After all, in 1953 Iran was a whole lot more progressive than most of the world and had told the Soviets to "kick rocks" of their own initiative to boot.

I could challenge you with a counter-proposal, though. Specifically, in spite of being much more Balkanized than it was in the past, Europe today is also relatively stable. Indeed, other than the Balkans, Caucasus, and Donbass, Europe appears to have been pretty peaceful ever since 1945.

In turn, one could say that if a partition occurs and Great Powers are willing to enforce this partition over the long(er)-run, then a partition is more likely to be successful than would otherwise be the case.
I won't disagree that you could challenge my assertions about stability. In fact I'm certain that you can raise a number of very strong arguments in addition to the one you're presenting here. By certain metrics I would even agree with you.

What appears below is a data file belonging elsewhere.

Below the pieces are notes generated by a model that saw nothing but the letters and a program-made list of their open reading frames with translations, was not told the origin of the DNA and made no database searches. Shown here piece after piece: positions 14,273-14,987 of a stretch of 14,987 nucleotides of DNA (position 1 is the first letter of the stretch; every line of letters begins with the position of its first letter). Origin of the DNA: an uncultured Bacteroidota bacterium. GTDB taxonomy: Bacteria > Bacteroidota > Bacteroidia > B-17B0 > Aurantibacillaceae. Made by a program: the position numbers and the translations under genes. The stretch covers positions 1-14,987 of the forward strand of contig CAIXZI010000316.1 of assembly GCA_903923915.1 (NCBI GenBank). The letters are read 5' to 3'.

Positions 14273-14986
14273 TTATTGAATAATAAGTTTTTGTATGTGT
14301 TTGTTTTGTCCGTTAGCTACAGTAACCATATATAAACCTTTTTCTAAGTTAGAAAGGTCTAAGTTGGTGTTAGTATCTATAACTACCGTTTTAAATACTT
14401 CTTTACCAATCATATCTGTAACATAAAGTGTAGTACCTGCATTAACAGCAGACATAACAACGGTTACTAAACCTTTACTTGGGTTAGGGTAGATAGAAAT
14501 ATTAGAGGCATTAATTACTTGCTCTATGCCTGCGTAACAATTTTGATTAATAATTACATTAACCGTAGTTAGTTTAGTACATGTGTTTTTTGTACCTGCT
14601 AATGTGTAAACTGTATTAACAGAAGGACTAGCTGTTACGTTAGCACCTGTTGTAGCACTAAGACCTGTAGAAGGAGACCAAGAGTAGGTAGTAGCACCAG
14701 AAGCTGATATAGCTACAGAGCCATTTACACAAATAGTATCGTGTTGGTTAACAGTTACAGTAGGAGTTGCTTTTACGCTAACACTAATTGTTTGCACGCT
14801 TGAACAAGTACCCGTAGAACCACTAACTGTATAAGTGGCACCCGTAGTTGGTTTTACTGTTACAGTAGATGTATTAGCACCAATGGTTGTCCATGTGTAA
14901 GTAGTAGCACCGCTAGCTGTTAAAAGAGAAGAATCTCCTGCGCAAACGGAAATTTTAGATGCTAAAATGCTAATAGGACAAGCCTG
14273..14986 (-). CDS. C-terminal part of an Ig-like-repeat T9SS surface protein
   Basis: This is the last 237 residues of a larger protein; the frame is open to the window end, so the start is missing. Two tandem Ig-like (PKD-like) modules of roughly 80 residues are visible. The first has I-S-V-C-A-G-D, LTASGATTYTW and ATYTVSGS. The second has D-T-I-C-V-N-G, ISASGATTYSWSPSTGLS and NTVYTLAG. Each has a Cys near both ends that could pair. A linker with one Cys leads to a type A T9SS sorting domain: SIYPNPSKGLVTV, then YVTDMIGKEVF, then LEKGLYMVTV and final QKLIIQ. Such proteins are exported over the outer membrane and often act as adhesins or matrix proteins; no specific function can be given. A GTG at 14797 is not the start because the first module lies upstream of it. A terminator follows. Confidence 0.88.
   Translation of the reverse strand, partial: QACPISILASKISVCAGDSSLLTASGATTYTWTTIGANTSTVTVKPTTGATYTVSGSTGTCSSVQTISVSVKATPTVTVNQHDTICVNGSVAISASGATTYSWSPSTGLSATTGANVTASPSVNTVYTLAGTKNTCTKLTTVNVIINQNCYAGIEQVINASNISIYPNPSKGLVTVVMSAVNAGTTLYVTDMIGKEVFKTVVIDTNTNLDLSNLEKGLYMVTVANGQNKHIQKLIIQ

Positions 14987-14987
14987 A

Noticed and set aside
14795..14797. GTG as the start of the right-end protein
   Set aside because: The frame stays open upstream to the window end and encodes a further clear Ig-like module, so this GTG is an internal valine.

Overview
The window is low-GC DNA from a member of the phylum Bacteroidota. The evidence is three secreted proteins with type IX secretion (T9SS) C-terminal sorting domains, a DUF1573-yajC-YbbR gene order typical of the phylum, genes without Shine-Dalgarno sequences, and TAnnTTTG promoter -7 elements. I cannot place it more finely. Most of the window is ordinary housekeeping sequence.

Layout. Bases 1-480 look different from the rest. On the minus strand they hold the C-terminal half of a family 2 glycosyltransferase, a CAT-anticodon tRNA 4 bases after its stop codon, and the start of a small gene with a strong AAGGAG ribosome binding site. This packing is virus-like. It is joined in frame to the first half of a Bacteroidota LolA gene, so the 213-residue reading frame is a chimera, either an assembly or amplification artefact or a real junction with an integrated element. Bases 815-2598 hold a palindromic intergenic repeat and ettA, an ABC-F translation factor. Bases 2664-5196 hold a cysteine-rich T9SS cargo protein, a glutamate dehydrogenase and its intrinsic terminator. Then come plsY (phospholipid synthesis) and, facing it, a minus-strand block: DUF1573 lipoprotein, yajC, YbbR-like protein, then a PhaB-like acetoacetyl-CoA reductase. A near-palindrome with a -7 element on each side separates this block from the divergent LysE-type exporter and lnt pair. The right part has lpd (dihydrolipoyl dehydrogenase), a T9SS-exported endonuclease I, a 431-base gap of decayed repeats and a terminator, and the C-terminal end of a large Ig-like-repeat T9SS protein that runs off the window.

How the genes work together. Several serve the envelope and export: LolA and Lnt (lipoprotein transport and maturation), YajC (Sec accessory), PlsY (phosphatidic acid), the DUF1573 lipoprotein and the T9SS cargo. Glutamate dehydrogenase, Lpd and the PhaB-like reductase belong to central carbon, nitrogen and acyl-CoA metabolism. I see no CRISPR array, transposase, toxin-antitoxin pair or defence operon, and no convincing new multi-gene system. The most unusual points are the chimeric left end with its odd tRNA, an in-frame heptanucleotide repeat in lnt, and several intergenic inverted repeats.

Stability however, at least as far as I value it, can't simply be considered as a "lack of open warfare between nation-states."
To use a blatant rhetorical device, the Balkans, Caucusus and Donets Basin are - by your own admission - both unstable and a part of Europe. Ergo Europe has not been peaceful since 1945.
I don't want to simply gloss over the point however because I believe that the underlying issues tend to spread their impact well beyond the borders of the affected areas.
Consider that Eastern Europe has a significantly higher rate of violent crime than the rest of the continent. Or that the economies of these countries are very weak. That there is strong evidence of Russian interference in all levels of Eastern European politics and has been for the last 30 years. Or, alternately that the US was drawn into a confrontation with Russia over Georgian sovereignty only a few years ago. Not to mention Euromaidan three years ago.

I don't actually disagree that were great powers to actually enforce their partitions they could be successful. I think that goes without saying, but I can't think of any one example where it has actually happened, historically. Given that I can present innumerable examples of instability linked to unenforced partitions and that no one has historically enforced a partition "long enough" I tend to conclude that it's better not to partition than to try.


Ad Honorem
May 2011
Are the Farsiwans the Tajik puddles in the north or the Tajik puddles in the west?

If they're the ones in the north, then Yes, apparently so.